I want to meet Pretty Susie and Katie Cruel.


Who are you, where are you from and what is your role in The Owl Service?
Steven: "My name is Steven Collins, I'm originally from London but now reside in the town of Leigh-on-sea along the Thames Estuary. For live shows I play electric guitar, on our records I play a bit of everything."

Your music seems very focussed on telling stories. Your upcoming release, The Pattern Beneath the Plough will be released in several parts. How important do you think storytelling is in music?
Steven: "For the last year we've focussed mainly on playing traditional British songs, and for that particular genre the storytelling aspect is everything. It's the reason the songs were written in the first place, and the primary reason they've survived for so long, and continue to be sung and to have resonance today. We've all adapted a bit of that into our own songwriting too. I expect the third Owl Service album might be a set of original songs in the traditional style, retaining the strong storytelling angle."

Who or what is the bands biggest muse?
Steven: "The English folk revival of the 1960s and '70s is the thing that continues to inspire us most. With the exception of Nancy [Wallace], who has English folk music in her blood, it's the route which we've all taken to discover this wonderful music. The passion, excitement and devotion felt by those young artists, who were all on their own journey of discovery, is a very tangible thing and it still emanates from the grooves of their dusty old LPs and continues to spur us on in our own exploration of the material."

There are a few other UK artists using folk elements in various ways - Phelan Sheppard, Sons of Noel and Adrian etc. - what are your favourite artists in the genre, old and new?
Steven: "See above; our favourite artists are those that we discovered 10+ years ago when we began listening to folk music; Shirley & Dolly Collins, Anne Briggs, The Watersons, The Young Tradition (particularly Peter Bellamy), Fairport Convention, Steeleye Span, Trees and (perhaps more than all of the aforementioned combined) Martin Carthy. In terms of newer folk/roots acts, we like Alasdair Roberts, Sharron Kraus, Micah Blue Smaldone and Ellen Mary McGee."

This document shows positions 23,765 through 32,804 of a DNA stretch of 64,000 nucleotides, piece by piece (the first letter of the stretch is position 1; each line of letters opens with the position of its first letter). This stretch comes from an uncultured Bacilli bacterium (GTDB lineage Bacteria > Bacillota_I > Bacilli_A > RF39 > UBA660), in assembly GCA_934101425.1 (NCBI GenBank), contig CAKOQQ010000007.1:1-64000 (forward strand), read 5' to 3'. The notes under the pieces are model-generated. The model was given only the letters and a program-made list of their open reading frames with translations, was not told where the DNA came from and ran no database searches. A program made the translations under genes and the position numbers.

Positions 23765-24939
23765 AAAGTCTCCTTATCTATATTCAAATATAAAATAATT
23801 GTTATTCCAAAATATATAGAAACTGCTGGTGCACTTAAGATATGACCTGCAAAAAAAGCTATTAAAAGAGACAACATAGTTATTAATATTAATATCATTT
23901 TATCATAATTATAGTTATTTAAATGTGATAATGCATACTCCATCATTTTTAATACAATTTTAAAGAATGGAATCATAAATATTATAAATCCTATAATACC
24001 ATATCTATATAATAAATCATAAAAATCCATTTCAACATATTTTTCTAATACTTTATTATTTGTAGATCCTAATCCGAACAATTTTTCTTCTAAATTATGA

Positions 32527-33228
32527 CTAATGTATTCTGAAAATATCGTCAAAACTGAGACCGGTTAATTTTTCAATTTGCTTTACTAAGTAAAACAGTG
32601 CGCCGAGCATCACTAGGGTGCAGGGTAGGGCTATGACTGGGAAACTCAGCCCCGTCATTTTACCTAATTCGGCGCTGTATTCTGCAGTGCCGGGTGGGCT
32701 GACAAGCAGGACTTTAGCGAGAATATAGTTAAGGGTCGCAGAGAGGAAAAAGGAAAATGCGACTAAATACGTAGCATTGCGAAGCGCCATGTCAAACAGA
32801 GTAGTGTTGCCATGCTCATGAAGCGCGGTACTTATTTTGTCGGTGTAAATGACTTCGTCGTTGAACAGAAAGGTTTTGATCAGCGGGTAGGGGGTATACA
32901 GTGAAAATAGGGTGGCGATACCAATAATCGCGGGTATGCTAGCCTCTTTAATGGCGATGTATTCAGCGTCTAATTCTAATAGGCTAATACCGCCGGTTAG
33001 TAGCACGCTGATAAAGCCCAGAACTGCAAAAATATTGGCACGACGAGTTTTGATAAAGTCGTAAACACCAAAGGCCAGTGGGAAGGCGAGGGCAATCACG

Last year you released a free live album, Field Music. What are your views on distributing music freely?
Steven: "I think that the free distribution of music via the Internet legally is always a good thing, and that occasionally even 'illegal' filesharing can have positive effects. I can understand how World famous artists and their multi-billion dollar corporate labels feel that unlawful sharing of their music is tantamount to theft, but for new artists it can actually end up being a useful promotional tool. Look at how The Arcade Fire exploded once kids started sharing Funeral on the Internet. I know plenty of people who use blogs and filesharing networks as a means to discover new music - the vast majority of these people then go and buy the albums they like, as well as t-shirts and concert tickets. So it's not all bad. Even if the big distros do get ISPs to work with them and even if we do see a drastic reduction in Internet-based activity, at the very least file-sharing will still exist in a similar way to how home taping did prior to the advent of the Internet, but with much better sound quality and portability."

Thanks Steven. Keep an eye out for their next album, The Pattern Beneath the Plough: The View From a Hill later this year.